A major problem facing pharmaceutical companies is the circulation of subpar or counterfeit products, which can cost as much as 4.4% of total sales every year. Pharmaceuticals need to be tracked, traced, and verified, with strict US Food and Drug Administration (FDA) guidelines in the United States (and other national regulations outside North America) regulating their development and distribution. The unchangeable nature of blockchain ensures the production record for each item is securely tracked, with access to the blockchain restricted to the healthcare provider, the regulatory agency, and the company itself. This type of system can also be used to record the storage conditions these products encounter in transit, with ambient sensors for things such as temperature that take unalterable readings, which can then be used for inspection of the goods upon delivery.2,3,6
The most immediate way blockchain can improve clinical trial methodology is by securing the identity and personal information of the participants and by providing them with the results of the trial once its completed. Blockchain can be used to secure the trial data itself as well, preventing falsified or biased reporting. All protocols, consent forms, and potential outcomes could be included in the ledger, and all trial phases could be included in the chain as different blocks, linking each part of the process together and ensuring that the data is validated prior to moving on to the next phase. Companies could also use blockchain to store genetic data from the participants, which could be used to select subjects for future studies.2,3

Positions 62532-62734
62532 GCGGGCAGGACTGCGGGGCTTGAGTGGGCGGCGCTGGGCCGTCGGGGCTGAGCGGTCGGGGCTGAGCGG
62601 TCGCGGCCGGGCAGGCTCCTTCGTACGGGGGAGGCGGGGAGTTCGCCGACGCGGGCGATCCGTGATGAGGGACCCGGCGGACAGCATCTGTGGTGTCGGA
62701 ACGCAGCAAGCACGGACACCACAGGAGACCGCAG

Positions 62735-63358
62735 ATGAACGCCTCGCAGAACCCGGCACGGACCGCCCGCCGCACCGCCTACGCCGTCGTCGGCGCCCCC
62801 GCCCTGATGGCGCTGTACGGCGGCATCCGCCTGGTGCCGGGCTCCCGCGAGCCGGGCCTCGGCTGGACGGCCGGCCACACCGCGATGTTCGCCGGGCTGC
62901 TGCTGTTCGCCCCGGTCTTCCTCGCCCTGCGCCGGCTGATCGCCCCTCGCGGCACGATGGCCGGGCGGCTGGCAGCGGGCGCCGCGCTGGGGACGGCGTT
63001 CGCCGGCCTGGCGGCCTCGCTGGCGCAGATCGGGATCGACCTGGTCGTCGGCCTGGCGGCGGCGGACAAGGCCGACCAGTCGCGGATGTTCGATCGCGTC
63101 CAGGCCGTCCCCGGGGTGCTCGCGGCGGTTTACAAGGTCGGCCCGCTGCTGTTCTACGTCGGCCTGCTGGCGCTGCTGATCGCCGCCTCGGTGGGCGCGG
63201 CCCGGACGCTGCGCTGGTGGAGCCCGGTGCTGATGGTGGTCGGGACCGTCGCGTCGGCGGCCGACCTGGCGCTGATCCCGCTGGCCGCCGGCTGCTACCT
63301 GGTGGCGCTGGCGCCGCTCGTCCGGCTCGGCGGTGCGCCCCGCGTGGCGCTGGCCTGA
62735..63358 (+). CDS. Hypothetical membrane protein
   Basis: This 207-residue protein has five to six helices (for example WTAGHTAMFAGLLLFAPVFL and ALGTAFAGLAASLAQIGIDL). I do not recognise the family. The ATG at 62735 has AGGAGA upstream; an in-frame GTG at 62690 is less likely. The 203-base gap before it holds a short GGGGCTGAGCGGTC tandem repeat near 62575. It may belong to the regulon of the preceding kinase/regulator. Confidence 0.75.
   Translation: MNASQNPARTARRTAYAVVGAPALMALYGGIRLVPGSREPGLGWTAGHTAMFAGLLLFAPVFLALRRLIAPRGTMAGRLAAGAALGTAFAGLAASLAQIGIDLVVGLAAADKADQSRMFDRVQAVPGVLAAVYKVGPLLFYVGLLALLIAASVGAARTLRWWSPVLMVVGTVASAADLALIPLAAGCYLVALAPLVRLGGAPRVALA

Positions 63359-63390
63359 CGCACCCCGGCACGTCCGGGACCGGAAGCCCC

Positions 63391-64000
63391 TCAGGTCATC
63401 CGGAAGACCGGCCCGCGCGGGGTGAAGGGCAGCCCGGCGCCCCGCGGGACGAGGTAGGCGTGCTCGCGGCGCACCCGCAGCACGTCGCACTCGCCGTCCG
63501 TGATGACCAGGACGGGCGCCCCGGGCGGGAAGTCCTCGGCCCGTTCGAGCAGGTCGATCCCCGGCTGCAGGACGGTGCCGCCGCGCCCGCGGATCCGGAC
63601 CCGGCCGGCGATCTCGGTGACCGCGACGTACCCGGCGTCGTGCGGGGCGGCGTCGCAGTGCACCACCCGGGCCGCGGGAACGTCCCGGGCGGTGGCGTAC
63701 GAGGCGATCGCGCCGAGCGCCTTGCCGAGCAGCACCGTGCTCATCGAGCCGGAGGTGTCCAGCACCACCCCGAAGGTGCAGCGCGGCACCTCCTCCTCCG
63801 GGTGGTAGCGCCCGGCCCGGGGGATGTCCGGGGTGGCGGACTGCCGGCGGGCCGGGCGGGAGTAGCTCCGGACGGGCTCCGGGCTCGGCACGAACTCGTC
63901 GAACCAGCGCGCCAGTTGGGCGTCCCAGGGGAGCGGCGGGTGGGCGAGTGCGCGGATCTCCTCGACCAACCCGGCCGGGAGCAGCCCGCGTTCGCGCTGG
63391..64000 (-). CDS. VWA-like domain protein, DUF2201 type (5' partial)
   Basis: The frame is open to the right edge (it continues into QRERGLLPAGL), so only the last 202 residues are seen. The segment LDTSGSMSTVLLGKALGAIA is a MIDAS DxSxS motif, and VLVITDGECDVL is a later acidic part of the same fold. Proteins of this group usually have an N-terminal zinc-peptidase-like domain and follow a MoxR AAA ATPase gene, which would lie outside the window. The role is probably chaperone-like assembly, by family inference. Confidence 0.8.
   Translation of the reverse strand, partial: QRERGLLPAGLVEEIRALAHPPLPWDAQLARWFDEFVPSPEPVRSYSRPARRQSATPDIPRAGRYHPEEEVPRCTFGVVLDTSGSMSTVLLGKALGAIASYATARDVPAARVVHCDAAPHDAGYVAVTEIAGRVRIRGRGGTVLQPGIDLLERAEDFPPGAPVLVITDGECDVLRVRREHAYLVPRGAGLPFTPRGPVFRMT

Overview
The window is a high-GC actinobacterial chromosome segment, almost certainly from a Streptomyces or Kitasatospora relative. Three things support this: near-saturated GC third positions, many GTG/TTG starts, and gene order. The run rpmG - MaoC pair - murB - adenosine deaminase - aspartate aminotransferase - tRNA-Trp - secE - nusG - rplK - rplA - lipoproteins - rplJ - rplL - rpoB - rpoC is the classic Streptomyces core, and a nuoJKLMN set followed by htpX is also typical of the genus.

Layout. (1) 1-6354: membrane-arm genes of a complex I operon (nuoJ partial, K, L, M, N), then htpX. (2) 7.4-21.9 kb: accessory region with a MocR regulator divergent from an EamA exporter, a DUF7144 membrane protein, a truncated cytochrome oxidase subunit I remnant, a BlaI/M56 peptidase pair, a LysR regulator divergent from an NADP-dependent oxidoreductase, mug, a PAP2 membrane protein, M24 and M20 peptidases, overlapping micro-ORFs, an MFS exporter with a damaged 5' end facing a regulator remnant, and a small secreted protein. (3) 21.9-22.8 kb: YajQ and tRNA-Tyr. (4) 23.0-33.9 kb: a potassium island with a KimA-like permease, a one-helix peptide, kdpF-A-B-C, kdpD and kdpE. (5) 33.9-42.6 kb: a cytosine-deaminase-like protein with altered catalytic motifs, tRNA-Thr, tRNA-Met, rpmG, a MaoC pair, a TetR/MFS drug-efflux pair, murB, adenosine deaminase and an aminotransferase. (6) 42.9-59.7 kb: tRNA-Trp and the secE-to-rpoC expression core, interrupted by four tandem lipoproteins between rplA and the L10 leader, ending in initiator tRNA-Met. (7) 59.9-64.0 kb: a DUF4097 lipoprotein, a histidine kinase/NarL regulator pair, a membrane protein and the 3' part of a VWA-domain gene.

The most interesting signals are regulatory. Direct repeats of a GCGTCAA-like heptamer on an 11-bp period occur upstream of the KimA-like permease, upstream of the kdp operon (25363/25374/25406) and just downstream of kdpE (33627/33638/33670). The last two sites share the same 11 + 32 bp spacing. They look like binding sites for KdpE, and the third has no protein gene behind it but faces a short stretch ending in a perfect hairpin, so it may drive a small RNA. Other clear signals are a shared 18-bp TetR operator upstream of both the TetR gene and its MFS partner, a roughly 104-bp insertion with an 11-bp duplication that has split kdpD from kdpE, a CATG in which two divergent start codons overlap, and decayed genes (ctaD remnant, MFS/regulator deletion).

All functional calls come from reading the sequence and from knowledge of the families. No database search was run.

There are many ways to keep your information protected, from computer passwords and locked filling cabinets, to tamper-evident labels, blackout labels, and barcodes. Blockchain represents a new kind of system that can integrate health and research data into shareable pieces, decentralized from the primary source so that users, such as patients, doctors, and scientists, can all share it in a fast and reliable way. It’s still got a long way to go before we see healthcare institutions exclusively implementing blockchain, but with so much promise, it won’t be long before we’re all learning how to navigate these systems the next time we have to see a doctor.
- Oakes K. Here’s what scientists searched for in 2018: AI is up, stress is down. Nature. January 2019:1-10.
- Drosatos G, Kaldoudi E. Blockchain applications in the Biomedical Domain: A Scoping Review. Comput Struct Biotechnol J. 2019;17:229-240.
- Radanović I, Likić R. Opportunities for Use of Blockchain Technology in Medicine. Appl Health Econ Health Policy. 2018;16(5):583-590.
- Williams S. First Blockchain-based Genomic Data Marketplace Launches. The Scientist. November 2018:1-2.
- Dimitrov DV. Blockchain Applications for Healthcare Data Management. Heal Inf Res. 2019;25(1):51-56.
- Kamel Boulos MN, Wilson JT, Clauson KA. Geospatial blockchain: Promises, challenges, and scenarios in health and healthcare. Int J Health Geogr. 2018;17:1-10.